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Unconsciousness refers to a state at which the casualty is not able to respond to any external activity—this is also known as comatose state or just coma.

The person may not be responsive to people or certain actions by being either confused or unaware mentally. A change in a person’s awareness is called altered mental status. This includesunconscious2 disorientation, delirium and stupor.

Note that unconsciousness or altered state of mind is a medical condition and should be considered as an emergency situation. Recognizing and managing unconscious victims is a major component of workplace approved first aid and CPR training. To learn how to manage unconscious patients with “hands on” training and certification enrol with one our training providers today.

To ensure that the casualty is ‘mentally’ awake, ask him these questions:

  • What is your name?
  • How old are you?
  • What is the date?

You can thus, determine the casualty’s state of mind—if he is unable to answer any of the questions, consider him to be in an altered state of mind.

Note that not being awake or just being asleep does not imply that the casualty is unconscious. To determine if the person is sleeping or unconscious, shake him and call out his name loudly enough to wake him up. If he does not wake up consider him to be unconscious. It is crucial to call for help immediately as an unconscious person does not have control of many bodily mechanisms including coughing and clearing the throat—which may also lead to choking and death.

Causes of unconsciousness

Unconsciousness may be a symptom of another major underlying condition. Unconsciousness results from many major complications such as shock, heart attack or drug abuse such as alcohol abuse.

Sometimes unconsciousness that is short-lived, known as fainting, is a result of low blood sugar, low blood pressure, heat stroke or dehydration. However, you should not waste time trying to figure out what caused the problem and call for an ambulance immediately and then look for signs of the cause. Note that unconsciousness may also be caused by life threatening conditions such as nervous or heat problems.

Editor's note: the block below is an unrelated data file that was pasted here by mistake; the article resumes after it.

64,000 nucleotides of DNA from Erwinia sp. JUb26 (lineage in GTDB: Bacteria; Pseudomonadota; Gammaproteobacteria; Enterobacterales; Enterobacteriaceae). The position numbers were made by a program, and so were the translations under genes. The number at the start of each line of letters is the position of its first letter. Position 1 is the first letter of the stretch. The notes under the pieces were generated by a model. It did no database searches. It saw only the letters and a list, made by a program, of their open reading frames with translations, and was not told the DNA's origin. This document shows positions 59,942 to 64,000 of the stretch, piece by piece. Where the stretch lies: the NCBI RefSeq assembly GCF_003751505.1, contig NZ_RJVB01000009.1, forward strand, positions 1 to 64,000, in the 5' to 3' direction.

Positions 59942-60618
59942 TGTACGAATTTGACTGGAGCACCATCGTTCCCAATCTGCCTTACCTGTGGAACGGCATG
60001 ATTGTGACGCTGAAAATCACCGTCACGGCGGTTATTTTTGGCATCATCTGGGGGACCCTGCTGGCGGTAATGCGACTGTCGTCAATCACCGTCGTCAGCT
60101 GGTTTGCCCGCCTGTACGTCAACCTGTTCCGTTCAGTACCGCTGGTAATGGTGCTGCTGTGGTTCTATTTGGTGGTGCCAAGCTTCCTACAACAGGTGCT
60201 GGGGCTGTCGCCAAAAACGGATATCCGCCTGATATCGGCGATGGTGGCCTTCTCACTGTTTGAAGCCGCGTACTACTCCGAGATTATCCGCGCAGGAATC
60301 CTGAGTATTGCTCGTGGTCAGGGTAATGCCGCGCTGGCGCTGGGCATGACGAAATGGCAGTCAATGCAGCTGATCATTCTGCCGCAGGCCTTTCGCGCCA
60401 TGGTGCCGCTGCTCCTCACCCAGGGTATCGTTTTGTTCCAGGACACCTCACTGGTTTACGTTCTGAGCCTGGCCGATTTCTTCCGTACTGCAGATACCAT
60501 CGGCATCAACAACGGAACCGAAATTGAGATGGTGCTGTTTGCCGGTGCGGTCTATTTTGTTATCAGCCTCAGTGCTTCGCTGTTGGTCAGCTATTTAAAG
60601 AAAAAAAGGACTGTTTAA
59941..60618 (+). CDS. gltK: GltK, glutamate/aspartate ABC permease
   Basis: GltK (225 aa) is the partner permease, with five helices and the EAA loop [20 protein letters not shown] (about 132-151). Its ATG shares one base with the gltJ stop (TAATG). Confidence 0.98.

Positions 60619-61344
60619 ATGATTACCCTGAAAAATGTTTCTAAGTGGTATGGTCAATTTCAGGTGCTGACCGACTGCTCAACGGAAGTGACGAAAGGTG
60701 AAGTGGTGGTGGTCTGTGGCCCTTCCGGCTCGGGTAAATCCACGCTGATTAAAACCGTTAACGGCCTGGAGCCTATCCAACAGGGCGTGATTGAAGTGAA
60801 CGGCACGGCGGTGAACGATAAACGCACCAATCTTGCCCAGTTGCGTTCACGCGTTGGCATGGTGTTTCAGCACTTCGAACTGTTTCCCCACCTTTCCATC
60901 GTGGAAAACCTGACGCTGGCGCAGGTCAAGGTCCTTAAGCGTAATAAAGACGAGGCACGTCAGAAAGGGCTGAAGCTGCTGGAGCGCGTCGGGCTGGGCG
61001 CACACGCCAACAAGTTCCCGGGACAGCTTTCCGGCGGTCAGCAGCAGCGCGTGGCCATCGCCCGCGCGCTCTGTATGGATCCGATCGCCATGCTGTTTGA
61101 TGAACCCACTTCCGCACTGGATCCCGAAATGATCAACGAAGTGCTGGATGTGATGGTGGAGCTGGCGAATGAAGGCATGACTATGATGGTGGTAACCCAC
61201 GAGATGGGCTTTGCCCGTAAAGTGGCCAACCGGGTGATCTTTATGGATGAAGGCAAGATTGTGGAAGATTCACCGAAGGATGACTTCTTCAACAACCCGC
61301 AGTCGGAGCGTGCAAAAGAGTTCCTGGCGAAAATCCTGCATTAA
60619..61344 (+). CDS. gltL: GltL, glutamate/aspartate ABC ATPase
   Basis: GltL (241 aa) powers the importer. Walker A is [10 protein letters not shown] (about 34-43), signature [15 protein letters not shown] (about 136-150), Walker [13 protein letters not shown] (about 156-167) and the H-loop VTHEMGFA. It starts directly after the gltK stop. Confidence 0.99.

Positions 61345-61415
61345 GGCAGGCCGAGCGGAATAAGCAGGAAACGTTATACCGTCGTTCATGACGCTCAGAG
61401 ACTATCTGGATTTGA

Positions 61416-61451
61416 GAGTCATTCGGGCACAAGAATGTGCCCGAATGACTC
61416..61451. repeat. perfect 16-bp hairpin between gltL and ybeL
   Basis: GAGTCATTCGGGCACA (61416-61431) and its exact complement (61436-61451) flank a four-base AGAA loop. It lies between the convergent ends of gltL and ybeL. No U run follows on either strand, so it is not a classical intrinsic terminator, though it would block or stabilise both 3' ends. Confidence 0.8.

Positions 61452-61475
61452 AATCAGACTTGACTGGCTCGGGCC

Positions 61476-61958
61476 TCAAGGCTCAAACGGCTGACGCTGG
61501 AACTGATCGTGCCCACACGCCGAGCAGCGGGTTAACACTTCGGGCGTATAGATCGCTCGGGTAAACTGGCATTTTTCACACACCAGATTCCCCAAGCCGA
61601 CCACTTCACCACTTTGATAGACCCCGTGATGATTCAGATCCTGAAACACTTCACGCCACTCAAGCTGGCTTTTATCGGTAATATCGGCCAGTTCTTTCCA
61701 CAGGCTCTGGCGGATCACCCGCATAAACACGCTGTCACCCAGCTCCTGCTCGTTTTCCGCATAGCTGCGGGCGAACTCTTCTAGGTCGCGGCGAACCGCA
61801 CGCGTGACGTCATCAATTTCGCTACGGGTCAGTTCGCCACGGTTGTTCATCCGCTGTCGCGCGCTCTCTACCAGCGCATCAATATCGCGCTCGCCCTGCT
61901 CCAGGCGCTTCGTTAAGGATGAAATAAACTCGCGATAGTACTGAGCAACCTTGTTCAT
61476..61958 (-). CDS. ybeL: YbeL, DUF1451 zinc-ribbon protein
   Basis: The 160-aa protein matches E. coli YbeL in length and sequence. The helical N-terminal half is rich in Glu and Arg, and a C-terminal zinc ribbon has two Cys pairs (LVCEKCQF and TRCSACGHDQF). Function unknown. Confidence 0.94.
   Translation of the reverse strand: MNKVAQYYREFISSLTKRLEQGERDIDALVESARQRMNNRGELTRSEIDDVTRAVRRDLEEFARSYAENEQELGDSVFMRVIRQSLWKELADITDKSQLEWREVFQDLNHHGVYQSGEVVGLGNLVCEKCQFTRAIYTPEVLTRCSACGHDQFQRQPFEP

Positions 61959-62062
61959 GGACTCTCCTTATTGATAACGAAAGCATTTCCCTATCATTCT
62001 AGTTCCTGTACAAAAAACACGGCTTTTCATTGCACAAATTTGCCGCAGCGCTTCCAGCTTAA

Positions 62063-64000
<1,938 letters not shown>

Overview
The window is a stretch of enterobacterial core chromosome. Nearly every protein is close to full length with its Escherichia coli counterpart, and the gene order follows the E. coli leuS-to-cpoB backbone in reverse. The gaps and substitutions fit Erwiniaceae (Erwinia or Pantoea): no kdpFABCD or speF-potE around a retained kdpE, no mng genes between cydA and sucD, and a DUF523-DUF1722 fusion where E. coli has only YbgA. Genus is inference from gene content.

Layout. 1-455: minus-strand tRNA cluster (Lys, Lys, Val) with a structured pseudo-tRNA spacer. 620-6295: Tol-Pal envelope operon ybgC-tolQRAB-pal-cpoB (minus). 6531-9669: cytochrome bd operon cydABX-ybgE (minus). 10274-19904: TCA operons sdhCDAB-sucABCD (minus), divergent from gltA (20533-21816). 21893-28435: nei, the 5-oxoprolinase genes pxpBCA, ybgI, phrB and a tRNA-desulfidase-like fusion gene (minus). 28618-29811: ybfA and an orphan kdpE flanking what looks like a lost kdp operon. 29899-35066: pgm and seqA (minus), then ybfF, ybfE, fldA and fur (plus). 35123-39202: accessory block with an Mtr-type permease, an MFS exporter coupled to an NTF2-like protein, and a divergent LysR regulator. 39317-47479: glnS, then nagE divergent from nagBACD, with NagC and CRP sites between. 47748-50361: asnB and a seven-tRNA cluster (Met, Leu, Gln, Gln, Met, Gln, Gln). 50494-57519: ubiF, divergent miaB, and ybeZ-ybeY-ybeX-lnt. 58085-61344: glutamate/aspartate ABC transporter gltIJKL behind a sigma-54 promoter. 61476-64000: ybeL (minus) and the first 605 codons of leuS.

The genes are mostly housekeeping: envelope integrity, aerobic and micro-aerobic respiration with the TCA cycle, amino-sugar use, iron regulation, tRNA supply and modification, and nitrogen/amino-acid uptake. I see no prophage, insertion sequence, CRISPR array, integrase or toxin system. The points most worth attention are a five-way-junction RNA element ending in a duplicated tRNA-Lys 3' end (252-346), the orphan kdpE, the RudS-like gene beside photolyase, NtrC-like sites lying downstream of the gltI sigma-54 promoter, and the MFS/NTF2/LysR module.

Some common causes of fainting include:

  • Shock—this can be physical or emotional
  • Strained bowel movements
  • Hyperventilation
  • Breathing difficulties


  • The casualty will not respond to loud sounds, touch or any other form of activity
  • Confusion
  • Headaches
  • Sleepiness
  • Light-headedness
  • Inability control or move body parts such as arms or legs
  • Heart palpitations
  • Incontinence—loss of bladder and bowel control
  • Stupor


  1. If you are not alone, ask someone to call 911 or a local emergency number. If you are alone, call 911 yourself.
  2. Check the airway and clear any obstructions if present.
  3. Check the casualty’s pulse and breathing. If the casualty is not breathing, begin CPR immediately.
  4. Place the casualty in the recovery position—i.e. lay him on his side. Make sure he has not suffered any spinal injuries before moving him. At any point, if the casualty stops breathing, begin CPR.
  5. Cover the casualty with a blanket and make sure he is comfortable until help arrives.

If you see someone fainting, make sure you catch him before he falls as he may suffer from major injuries by falling. Lay the casualty down and raise his feet to encourage circulation. In case, the casualty is feeling faint due to low blood sugar, give him a sugary drink or something sweet to eat until he is fully conscious again.


  • Do not move the casualty if he has suffered from any hip, back or head injuries
  • Do not force any food or drink into the casualty’s mouth while he is unconscious
  • Do not try to put a pillow under the casualty’s head
  • Do not try to wake a casualty by slapping him or splashing water to his face
  • Do not leave the casualty alone until help arrives

When to seek medical attention

Call an ambulance if:

  • The casualty’s unconsciousness is not brief—more than a minute
  • The casualty has suffered any major injuries due to the fall
  • The casualty has diabetes
  • The casualty has undergone seizures
  • The casualty is not breathing
  • The casualty lose bladder or bowel control
  • The casualty is pregnant or over 50 years of age

Call for emergency help, if the casualty returns to consciousness, but the following conditions occur:

  • He is feeling chest pain or any form of discomfort due to pressure or unusual heartbeat
  • He is unable to move his limbs
  • He is not able to speak or see properly


  • Standing in one place for too long—especially in people who frequently feel faint may become unconscious. Therefore, avoid standing in one position for too long, try to walk a little
  • Drink plenty of fluids especially while you are working in the sun
  • If you feel faint, sit and put your head between your knees or just lie down

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